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ORIGINAL ARTICLE
Year : 2019  |  Volume : 23  |  Issue : 5  |  Page : 529-535

Random blood glucose concentrations and their association with body mass index in Indian school children


1 Department of Paediatric and Endocrine, Hirabai Cowasji Jehangir Medical Research Institute, Jehangir Hospitals, Pune, Maharashtra, India
2 Department of Paediatric Endocrinology, Dr Mehta's Hospital Pvt Ltd, Chennai, Tamil Nadu, India
3 Department of Anthropology, Assam University, Diphu, Assam, India
4 Department of Paediatric Endocrinology, Ekta Institute of Child Health, Raipur, India

Correspondence Address:
Anuradha V Khadilkar
Hirabai Cowasji Jehangir Medical Research Institute, Jehangir Hospital, 32 Sassoon Road, Pune - 411 001, Maharashtra
India
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Source of Support: None, Conflict of Interest: None


DOI: 10.4103/ijem.IJEM_536_19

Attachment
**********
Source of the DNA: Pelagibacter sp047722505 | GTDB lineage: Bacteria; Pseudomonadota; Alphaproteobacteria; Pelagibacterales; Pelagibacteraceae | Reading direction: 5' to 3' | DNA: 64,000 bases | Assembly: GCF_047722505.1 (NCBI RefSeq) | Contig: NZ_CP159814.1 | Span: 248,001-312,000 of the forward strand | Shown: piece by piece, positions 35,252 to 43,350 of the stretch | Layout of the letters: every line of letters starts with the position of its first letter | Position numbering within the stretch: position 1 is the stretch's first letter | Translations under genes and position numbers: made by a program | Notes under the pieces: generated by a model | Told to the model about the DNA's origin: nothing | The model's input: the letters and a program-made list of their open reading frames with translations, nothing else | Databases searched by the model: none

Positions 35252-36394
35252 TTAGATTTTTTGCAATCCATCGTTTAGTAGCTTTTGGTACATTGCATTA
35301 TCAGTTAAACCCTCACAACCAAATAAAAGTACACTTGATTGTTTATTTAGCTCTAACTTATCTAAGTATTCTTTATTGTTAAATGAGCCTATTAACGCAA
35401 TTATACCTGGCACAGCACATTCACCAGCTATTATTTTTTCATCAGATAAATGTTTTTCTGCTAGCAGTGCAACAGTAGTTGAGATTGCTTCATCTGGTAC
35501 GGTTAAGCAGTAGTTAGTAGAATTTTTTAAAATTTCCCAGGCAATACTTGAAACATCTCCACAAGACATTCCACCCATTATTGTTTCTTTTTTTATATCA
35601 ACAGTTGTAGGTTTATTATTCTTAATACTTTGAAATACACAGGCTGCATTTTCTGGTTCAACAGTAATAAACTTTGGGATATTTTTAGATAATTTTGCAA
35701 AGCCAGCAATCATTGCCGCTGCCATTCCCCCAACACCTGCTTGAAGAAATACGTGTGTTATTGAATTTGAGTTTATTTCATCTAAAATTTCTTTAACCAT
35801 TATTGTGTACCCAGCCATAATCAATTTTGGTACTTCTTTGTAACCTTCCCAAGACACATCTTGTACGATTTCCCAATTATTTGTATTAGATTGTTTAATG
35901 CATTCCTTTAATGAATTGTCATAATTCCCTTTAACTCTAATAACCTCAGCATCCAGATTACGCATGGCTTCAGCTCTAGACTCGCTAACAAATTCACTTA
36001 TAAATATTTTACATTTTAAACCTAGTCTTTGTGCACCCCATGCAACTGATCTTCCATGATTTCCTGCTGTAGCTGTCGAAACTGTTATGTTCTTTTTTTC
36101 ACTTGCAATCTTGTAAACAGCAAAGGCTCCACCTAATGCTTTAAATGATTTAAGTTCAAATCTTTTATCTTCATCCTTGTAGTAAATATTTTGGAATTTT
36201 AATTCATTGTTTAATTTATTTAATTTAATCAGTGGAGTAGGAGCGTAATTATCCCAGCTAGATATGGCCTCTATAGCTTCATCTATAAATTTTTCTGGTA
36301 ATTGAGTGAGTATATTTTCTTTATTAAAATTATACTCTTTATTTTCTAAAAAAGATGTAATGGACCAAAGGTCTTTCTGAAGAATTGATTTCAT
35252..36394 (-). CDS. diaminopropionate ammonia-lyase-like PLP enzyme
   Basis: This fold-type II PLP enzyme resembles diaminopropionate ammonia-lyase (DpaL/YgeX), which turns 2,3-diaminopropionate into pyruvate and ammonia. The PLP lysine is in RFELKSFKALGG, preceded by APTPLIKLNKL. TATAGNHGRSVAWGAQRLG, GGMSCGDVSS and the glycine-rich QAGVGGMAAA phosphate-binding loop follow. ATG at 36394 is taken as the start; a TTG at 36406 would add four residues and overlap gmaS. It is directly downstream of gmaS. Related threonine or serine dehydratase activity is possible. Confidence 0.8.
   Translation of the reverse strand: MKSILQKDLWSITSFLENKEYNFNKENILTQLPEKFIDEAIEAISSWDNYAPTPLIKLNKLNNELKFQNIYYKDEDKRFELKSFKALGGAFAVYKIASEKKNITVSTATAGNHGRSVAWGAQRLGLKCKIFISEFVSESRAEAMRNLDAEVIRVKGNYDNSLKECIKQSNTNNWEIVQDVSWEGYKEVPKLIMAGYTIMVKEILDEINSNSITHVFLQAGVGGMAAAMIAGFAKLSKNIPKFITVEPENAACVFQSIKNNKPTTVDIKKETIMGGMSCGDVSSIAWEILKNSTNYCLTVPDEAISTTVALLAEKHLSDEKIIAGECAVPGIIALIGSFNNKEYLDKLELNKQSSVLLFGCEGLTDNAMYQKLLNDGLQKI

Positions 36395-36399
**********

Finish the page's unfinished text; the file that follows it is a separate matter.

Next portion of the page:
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Objective and Aims: Overweight/obese children are at risk of developing type 2 diabetes mellitus. Random glucose elevations provide early warning signs of glycemic dysregulation. To assess random blood glucose (RBG) concentrations and risk factors associated with prediabetes in children aged 3-18 years from six Indian regions. Method: Multicenter, cross sectional, observational school-based study; multi-stage stratified random sampling was carried out. Height and weight measured; body mass index (BMI) was computed. RBG measured using a glucometer. National sample survey was used for dietary patterns. Data were analyzed using SPSS 25.0 for Windows. Setting: Study centers were from Maharashtra, Gujarat, Chhattisgarh, Assam, Tamil Nadu and Punjab from 40 selected schools. Participant: Children aged 3-18 years were measured. Results: Data on 14339 subjects (7413 boys) were analyzed. Prevalence of obesity was 5.8% and overweight-10.6%. Overall, 1% had low (<3 mmol/L), 93.7% in reference range (3.9-7.2 mmol/L) and 5.3% had elevated RBG (>7.2 mmol/L). With increasing mean BMI, there was increase in RBG concentrations. Children from Tamil Nadu were more likely to have RBG outside reference range compared to other regions (P < 0.05). Assam and Punjab had highest prevalence of RBG and BMI within reference range. Energy intake partly explained regional variations. Multivariate analysis showed male gender, urban residency, age >10 yrs (girls) and 13 yrs (boys), and overweight or obesity were predictive of prediabetes. Conclusion: Increased prevalence of overweight, obesity and prediabetes in Indian children are a matter of concern. Regional differences suggest that strategies to prevent obesity and combat perturbations in blood sugar may have to be customized.


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